Plateau No More
What to do when your weight won't budge
By Kathleen Zelman, MPH, RD/LD
WebMD Weight Loss Clinic - Expert Column
It happens to runners and endurance athletes, and it happens to dieters, too: You're working hard to meet your weight-loss goal when suddenly, the needle on the scale refuses to budge. This roadblock often occurs just after your initial weight loss, and again when you can't seem to lose those last few pounds. It's very discouraging to keep working hard when you can't see the fruits of your labor. To make things worse, these weight-loss plateaus can last from several days to months.
If your weight loss has come to an abrupt halt, you must be wondering: Am I doing something wrong?
According to the experts, hitting these plateaus is nothing unusual. As your weight drops and your body composition changes, so do your nutritional needs. There are several reasons why your weight can hit a plateau:
- As your weight goes down, you not only lose fat but also a small amount of muscle. It's estimated that up to 25% of the body tissue lost during weight loss comes from muscle. Since muscle is critical to keeping your metabolism perking, losing it can reduce your metabolic rate and hinder weight loss. Strength training can help preserve and build muscle to get your metabolism humming again.
- The set point theory alleges that your body naturally tries to maintain a certain weight where it is most comfortable. If you find yourself stuck at the same weight time and again, you may have reached the comfort zone. Reducing much further typically results in regaining weight.
- You may need fewer calories or more physical activity to sustain your lower weight. This is the most likely cause of a weight-loss plateau. Further, it's almost impossible to lose much weight without exercising. Many scientists agree that whether you exercise is the best way to predict whether you'll successfully maintain your weight.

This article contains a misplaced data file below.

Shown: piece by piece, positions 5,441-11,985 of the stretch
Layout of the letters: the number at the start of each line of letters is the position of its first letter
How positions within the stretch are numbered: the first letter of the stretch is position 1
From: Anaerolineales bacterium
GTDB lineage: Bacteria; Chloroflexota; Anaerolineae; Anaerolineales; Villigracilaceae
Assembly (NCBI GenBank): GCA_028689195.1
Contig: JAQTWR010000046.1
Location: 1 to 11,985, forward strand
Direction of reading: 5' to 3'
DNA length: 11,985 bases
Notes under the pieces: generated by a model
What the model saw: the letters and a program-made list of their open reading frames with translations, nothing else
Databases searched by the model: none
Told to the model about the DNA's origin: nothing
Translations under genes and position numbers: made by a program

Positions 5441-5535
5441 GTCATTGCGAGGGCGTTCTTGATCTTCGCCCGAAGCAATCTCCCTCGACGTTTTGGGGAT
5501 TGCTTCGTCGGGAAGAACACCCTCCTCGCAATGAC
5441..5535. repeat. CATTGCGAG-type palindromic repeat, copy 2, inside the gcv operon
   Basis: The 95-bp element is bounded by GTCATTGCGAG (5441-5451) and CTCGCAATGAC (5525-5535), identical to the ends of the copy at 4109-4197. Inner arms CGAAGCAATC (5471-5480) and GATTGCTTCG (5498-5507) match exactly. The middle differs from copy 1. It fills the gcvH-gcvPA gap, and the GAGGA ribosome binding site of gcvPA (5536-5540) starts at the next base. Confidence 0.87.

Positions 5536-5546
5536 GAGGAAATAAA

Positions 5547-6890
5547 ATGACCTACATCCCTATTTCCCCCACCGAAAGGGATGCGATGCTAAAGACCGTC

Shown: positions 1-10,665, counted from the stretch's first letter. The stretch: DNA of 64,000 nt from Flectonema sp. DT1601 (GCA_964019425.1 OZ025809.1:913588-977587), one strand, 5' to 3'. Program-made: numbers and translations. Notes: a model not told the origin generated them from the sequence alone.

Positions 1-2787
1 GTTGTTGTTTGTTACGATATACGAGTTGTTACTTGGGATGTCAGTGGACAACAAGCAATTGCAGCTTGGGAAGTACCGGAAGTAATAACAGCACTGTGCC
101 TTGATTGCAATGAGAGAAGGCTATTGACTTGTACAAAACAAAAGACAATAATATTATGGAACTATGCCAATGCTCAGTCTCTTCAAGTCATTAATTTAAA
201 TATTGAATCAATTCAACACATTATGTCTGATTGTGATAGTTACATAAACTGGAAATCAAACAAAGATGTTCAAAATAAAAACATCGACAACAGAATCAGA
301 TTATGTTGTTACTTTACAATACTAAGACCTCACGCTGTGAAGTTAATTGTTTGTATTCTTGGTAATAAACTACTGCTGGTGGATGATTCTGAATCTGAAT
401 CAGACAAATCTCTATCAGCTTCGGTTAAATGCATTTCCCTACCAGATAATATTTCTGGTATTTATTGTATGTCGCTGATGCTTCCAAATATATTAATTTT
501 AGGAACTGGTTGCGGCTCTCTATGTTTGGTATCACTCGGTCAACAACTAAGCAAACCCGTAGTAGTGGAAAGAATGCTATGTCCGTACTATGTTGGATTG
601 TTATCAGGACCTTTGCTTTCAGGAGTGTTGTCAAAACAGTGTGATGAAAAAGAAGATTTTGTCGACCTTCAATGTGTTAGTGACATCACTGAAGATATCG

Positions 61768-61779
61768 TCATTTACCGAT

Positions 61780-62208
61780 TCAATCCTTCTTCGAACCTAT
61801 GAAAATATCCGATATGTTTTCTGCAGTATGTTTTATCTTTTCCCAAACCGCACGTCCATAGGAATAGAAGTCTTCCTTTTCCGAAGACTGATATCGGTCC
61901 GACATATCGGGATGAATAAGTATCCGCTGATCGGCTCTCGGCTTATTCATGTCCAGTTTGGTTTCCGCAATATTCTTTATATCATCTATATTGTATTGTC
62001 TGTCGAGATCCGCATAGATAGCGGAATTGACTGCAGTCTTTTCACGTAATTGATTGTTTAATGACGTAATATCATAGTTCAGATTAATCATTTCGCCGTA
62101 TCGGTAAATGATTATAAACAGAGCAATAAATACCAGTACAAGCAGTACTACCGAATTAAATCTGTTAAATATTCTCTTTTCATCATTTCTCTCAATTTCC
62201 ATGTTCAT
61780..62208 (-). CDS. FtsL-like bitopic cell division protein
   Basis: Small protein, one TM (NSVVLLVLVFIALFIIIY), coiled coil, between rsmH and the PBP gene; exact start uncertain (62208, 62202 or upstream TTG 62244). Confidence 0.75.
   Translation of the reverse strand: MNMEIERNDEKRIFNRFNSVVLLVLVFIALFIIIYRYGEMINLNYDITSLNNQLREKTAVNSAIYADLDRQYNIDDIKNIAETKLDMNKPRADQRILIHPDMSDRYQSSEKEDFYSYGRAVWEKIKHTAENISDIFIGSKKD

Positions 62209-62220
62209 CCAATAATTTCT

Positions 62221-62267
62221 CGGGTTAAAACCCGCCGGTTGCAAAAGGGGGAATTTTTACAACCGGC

- Other factors that can influence weight loss include thyroid or adrenal gland problems, medications you're taking, pregnancy, breastfeeding, menopause, and quitting smoking.
But more than likely, your weight is at a plateau because your portion sizes have crept up, and/or your workouts have decreased in intensity or frequency. You also may be indulging in high-calorie foods more often.
The truth of the matter is that most people let down their guard a little after their initial weight loss. It's perfectly natural to get more comfortable with the eating plan, and possibly overlook the prescribed portion sizes or quantities. The result is weight maintenance instead of further weight loss.
One Pound of Fat
Some dieters expect their rate of weight loss to be constant. But most people drop weight more quickly when they first begin a reducing program. This initial loss, unfortunately, is half fluid and does not reflect how much actual fat tissue you've burned. It's only later that each pound lost reflects the burning of real fat, roughly equivalent to 3,500 calories.
So don't be fooled into thinking that your initial rate of weight loss will continue. It's hard work to burn off 3,500 calories a week!
How can you get off the plateau and lose those last few pounds? According to the successful losers of the National Weight Control Registry, the secret is persistence. Here are 10 ways to get back on track:
"Keeping up with your journal is a great motivator and helps you be aware of exactly what and how much
you are eating."
- Exercise: it builds muscle and revs up your metabolism. This is the single most important step you can take to lose more weight. Look for ways to work more activity into your life instead of trying to fit in unrealistically long workouts.
- Start strength training a few times a week. Muscle tissue is more metabolically active than fat and helps burn more calories.
- Check your portion sizes. Maybe it's time to get out your measuring cups and scale again. Most dieters routinely underestimate portion sizes.
- Are you journaling your food? Keeping up with your journal is a great motivator and helps you be aware of exactly what and how much you are eating.
- Weigh yourself once a week. Doing it more often can be counterproductive.
- Make sure your weight-loss goals are realistic. It may be time to shift into weight maintenance instead of striving for more weight loss.
- Curb-late night munching, which can sabotage your calorie intake.
- Depending on your calorie level, you may need to select option #3 on the Create a New Plan link from the Weight Loss Center homepage. This will reduce your daily calories by 200. But we don't recommend going below 1,300 calories; this level will ensure you get all the nutrients you need while keeping you full.
- Focus on the health benefits of the weight you have already lost. Put a picture of your old self in a spot where you'll see it often, to help you stay motivated. Delight in how far you've come, and how good you look and feel.
- Shake things up in your diet. Treat yourself to a new cookbook, or a subscription to a healthy cooking magazine, to keep novelty and variety in your meals.